The story of Hip Hop's first all-female group, The Sequence
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When you think of the early years of hip-hop, what automatically comes to mind is a field dominated by male rappers and DJs. A female MC (Master of Ceremonies) was almost unheard of at the time, but there was one female group who stood out from the pack in rap’s infinite years, and they called themselves The Sequence, who made history as the genre’s first ever all-female hip-hop group.

The Sequence hailed from Columbia, South Carolina, which wasn’t one of the most fertile lands for hip-hop MCs at the time. The group consisted of Cheryl (The Pearl) Cook, Gwendolyn (Blondie) Chisolm, and Angie (Angie B.) Brownstone, and after hearing The Sugarhill Gang’s “Rapper’s Delight” in the radio, the girls took a chance trip to New Jersey to audition for Sylvia Robinson’s newly created Sugar Hill Records.

The trio impressed Robinson and they were signed to the label, and almost immediately, the group went into the recording studio to record fresh material. The Sequence’s debut single was 1979’s “Funk You Up,” Sugar Hill’s second ever release, which became an instant hit on the R&B charts, going to number 15.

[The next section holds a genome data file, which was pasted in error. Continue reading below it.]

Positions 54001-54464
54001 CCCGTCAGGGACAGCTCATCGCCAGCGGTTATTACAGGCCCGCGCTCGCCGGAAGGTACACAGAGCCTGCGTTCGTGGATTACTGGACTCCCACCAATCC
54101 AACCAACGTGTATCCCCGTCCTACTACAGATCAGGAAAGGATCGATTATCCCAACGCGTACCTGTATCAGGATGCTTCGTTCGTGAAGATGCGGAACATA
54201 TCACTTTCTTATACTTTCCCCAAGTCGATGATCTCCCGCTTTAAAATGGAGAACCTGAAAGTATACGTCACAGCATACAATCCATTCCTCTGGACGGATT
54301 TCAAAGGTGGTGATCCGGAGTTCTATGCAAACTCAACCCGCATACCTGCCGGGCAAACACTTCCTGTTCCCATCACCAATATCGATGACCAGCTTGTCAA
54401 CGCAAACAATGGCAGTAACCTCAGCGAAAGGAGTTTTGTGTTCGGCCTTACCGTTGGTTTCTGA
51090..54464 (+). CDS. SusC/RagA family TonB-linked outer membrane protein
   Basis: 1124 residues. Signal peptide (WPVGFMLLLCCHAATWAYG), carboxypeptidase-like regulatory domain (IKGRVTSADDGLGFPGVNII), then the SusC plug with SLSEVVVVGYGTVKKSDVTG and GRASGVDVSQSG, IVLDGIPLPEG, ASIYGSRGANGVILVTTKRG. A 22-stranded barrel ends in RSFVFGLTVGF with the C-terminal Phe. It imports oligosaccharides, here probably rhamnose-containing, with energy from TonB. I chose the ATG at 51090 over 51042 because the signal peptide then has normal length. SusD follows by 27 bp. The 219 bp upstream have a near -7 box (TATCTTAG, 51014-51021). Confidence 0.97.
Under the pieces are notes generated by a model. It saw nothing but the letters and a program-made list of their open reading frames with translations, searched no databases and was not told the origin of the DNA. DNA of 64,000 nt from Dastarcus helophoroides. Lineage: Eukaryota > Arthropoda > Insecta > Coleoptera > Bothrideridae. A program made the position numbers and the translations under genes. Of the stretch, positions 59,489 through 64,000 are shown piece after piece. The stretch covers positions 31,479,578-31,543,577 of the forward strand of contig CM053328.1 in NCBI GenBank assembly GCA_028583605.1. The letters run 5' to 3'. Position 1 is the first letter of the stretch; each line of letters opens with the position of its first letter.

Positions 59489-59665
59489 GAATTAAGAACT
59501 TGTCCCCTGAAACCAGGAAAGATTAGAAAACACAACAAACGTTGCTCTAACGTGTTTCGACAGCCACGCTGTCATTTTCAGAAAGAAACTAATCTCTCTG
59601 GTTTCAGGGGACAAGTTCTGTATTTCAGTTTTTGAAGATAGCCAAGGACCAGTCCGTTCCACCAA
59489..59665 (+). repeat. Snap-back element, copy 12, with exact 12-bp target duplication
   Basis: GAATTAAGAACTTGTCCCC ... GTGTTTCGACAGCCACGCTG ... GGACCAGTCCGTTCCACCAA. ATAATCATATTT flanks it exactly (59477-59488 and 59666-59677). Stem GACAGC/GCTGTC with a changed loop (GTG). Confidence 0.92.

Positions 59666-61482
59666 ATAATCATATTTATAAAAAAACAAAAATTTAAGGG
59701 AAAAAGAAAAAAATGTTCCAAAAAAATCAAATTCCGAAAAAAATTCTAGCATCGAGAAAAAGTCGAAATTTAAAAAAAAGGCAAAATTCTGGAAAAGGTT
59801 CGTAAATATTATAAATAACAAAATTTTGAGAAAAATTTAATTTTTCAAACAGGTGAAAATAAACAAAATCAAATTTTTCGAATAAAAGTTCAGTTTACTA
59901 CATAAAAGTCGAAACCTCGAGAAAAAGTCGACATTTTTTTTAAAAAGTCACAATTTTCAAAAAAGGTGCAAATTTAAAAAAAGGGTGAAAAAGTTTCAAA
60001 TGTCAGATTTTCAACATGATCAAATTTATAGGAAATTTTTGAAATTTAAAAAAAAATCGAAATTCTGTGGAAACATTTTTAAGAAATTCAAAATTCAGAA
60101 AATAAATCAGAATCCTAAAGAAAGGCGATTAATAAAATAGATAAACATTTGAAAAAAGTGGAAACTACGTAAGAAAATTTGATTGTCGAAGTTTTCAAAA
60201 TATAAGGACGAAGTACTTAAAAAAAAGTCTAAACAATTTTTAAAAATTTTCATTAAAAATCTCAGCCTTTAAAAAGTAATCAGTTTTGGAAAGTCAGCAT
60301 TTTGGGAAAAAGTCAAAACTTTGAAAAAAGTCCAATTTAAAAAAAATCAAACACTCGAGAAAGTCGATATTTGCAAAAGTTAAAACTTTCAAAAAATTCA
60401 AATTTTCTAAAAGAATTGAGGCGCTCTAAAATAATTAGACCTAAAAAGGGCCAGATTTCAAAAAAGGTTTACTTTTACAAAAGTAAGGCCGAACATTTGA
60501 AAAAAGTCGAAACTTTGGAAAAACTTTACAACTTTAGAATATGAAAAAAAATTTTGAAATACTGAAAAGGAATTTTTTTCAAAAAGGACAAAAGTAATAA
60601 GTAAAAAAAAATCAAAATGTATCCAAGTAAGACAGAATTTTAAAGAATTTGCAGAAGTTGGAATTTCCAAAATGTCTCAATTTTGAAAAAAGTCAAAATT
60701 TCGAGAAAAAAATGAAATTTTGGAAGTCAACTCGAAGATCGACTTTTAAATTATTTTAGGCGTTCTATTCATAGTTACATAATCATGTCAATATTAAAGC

After the success of “Funk You Up,” it was thought that the Sequence would be off and running, but for a time between 1980 and 1982, hits were becoming hard to come by. Their debut LP, 1980’s Sugarhill Presents the Sequence, failed to chart, and so did the album’s subsequent singles “Monster Jam,” featuring Spoonie Gee, and “And You Know That.”

1981 was a little better year for the Sequence, as they returned to the charts with “Funky Sound (Tear the Roof Off),” which went to number 39 on the R&B charts. But the very next year, “Simon Says” failed to chart, and the future for the group was in serious doubt.

But they bounced back with “I Don’t Need Your Love (Part One),” which went to number 40 on the R&B charts, and to the surprise of some critics who had written the trio off, their second self-titled LP charted at number 51 on the R&B album charts.

But that would be all she wrote for the Sequence, as their subsequent singles were shut out from the charts, and their third LP, 1983’s The Sequence Party, bombed. Their last single ever recorded was “Control” in 1985, and soon after that single failed, the group disbanded.